Some stocks are best avoided. We don't wish catastrophic capital loss on anyone. Anyone who held US Masters Residential Property Fund (ASX:URF) for five years would be nursing their metaphorical wounds since the share price dropped 84% in that time. Unfortunately the share price momentum is still quite negative, with prices down 8.6% in thirty days. We really hope anyone holding through that price crash has a diversified portfolio. Even when you lose money, you don't have to lose the lesson.
Since shareholders are down over the longer term, lets look at the underlying fundamentals over the that time and see if they've been consistent with returns.
US Masters Residential Property Fund wasn't profitable in the last twelve months, it is unlikely we'll see a strong correlation between its share price and its earnings per share (EPS). Arguably revenue is our next best option. Generally speaking, companies without profits are expected to grow revenue every year, and at a good clip. That's because it's hard to be confident a company will be sustainable if revenue growth is negligible, and it never makes a profit.
In the last half decade, US Masters Residential Property Fund saw its revenue increase by 8.0% per year. That's a fairly respectable growth rate. So it is unexpected to see the stock down 13% per year in the last five years. The market can be a harsh master when your company is losing money and revenue growth disappoints.
The company's revenue and earnings (over time) are depicted in the image below (click to see the exact numbers).
If you are thinking of buying or selling US Masters Residential Property Fund stock, you should check out this FREE detailed report on its balance sheet.
What about the Total Shareholder Return (TSR)?
We've already covered US Masters Residential Property Fund's share price action, but we should also mention its total shareholder return (TSR). Arguably the TSR is a more complete return calculation because it accounts for the value of dividends (as if they were reinvested), along with the hypothetical value of any discounted capital that have been offered to shareholders. US Masters Residential Property Fund's TSR of was a loss of 81% for the 5 years. That wasn't as bad as its share price return, because it has paid dividends.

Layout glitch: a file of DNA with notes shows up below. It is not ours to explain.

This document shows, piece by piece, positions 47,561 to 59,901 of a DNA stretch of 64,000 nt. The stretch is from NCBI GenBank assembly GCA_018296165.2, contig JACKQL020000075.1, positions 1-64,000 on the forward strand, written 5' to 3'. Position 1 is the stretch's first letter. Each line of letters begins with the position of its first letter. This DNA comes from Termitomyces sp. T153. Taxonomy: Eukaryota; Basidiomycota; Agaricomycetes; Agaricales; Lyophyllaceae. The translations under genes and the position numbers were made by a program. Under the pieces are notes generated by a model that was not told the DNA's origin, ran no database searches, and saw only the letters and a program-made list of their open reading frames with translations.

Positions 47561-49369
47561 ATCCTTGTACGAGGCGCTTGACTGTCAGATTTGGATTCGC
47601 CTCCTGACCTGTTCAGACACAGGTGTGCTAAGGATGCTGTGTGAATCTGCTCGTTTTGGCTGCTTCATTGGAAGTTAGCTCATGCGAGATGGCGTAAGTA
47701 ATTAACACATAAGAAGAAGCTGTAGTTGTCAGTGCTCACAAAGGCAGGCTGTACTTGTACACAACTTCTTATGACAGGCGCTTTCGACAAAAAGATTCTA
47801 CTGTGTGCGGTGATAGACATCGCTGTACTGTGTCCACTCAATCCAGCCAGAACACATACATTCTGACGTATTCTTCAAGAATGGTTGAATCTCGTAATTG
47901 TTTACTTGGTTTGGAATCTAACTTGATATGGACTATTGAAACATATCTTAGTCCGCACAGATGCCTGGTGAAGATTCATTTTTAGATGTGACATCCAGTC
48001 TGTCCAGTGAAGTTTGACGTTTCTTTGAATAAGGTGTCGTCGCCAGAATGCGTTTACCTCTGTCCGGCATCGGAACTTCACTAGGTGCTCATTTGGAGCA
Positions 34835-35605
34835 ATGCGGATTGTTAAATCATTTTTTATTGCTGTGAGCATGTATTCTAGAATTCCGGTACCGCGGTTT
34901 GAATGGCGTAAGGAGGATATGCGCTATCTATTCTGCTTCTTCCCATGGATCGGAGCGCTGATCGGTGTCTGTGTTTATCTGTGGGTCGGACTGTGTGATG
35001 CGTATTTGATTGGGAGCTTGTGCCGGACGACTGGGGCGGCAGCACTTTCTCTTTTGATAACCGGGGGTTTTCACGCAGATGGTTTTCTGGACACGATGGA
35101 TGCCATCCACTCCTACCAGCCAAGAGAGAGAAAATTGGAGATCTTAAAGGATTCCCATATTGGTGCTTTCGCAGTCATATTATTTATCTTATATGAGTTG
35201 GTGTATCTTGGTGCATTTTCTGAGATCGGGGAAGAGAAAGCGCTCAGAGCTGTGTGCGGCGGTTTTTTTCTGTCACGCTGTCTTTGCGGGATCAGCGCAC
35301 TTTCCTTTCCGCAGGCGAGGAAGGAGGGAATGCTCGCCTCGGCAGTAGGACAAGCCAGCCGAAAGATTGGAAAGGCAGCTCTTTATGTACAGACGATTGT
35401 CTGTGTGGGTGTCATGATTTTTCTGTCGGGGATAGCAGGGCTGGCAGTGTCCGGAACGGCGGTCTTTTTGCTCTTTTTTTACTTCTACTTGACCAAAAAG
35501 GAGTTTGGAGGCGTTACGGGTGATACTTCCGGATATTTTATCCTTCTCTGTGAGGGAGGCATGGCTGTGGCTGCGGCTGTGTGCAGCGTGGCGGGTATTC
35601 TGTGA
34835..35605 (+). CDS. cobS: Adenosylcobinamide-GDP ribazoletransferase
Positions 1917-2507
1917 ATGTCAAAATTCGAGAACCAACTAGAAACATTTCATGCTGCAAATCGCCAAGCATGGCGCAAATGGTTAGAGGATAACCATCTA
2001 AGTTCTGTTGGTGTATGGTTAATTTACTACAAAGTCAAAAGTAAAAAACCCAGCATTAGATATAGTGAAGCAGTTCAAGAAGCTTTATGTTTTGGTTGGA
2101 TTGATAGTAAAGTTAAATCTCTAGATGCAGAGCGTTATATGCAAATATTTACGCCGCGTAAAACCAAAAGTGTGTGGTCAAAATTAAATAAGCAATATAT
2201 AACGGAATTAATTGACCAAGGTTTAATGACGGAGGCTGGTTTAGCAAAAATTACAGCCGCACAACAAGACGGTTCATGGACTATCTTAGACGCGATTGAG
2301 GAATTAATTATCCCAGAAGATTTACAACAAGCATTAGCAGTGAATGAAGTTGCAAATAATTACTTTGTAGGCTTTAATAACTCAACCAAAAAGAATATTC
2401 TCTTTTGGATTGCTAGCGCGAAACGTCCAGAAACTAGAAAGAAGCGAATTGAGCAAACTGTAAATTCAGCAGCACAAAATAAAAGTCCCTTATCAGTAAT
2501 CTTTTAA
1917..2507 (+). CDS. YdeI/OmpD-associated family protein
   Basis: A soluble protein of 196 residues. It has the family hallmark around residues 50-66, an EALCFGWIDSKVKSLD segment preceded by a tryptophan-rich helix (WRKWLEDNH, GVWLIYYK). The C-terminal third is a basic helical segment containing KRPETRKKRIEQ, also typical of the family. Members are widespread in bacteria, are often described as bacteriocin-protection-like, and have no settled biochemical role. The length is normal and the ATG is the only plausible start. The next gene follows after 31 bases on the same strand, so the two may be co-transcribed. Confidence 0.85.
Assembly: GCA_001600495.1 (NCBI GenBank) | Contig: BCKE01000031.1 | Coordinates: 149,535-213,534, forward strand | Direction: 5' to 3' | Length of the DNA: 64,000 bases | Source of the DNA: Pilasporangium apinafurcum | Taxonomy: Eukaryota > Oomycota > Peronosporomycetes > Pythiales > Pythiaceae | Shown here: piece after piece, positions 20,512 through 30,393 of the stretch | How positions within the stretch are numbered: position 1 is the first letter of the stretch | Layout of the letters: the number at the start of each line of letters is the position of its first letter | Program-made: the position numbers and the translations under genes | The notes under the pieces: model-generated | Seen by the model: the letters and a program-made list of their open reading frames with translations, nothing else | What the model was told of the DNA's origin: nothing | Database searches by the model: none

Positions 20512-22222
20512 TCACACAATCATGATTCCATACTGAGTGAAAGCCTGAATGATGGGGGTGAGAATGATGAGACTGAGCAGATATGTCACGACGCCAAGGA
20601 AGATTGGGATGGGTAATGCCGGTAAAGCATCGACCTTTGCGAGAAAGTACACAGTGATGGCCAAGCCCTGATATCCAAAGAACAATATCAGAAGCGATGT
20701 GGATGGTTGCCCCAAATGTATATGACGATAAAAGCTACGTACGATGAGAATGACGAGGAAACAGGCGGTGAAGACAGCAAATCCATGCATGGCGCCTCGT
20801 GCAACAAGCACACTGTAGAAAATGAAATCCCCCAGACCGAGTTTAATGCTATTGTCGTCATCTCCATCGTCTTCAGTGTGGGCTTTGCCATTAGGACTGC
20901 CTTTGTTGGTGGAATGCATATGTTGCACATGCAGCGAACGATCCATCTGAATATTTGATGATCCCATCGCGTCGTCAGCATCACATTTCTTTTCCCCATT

A Different Perspective
It's nice to see that US Masters Residential Property Fund shareholders have received a total shareholder return of 42% over the last year. There's no doubt those recent returns are much better than the TSR loss of 13% per year over five years. The long term loss makes us cautious, but the short term TSR gain certainly hints at a brighter future. While it is well worth considering the different impacts that market conditions can have on the share price, there are other factors that are even more important. Consider for instance, the ever-present spectre of investment risk. We've identified 3 warning signs with US Masters Residential Property Fund (at least 1 which can't be ignored) , and understanding them should be part of your investment process.
If you would prefer to check out another company -- one with potentially superior financials -- then do not miss this free list of companies that have proven they can grow earnings.
Please note, the market returns quoted in this article reflect the market weighted average returns of stocks that currently trade on AU exchanges.
This article by Simply Wall St is general in nature. We provide commentary based on historical data and analyst forecasts only using an unbiased methodology and our articles are not intended to be financial advice. It does not constitute a recommendation to buy or sell any stock, and does not take account of your objectives, or your financial situation. We aim to bring you long-term focused analysis driven by fundamental data. Note that our analysis may not factor in the latest price-sensitive company announcements or qualitative material. Simply Wall St has no position in any stocks mentioned.
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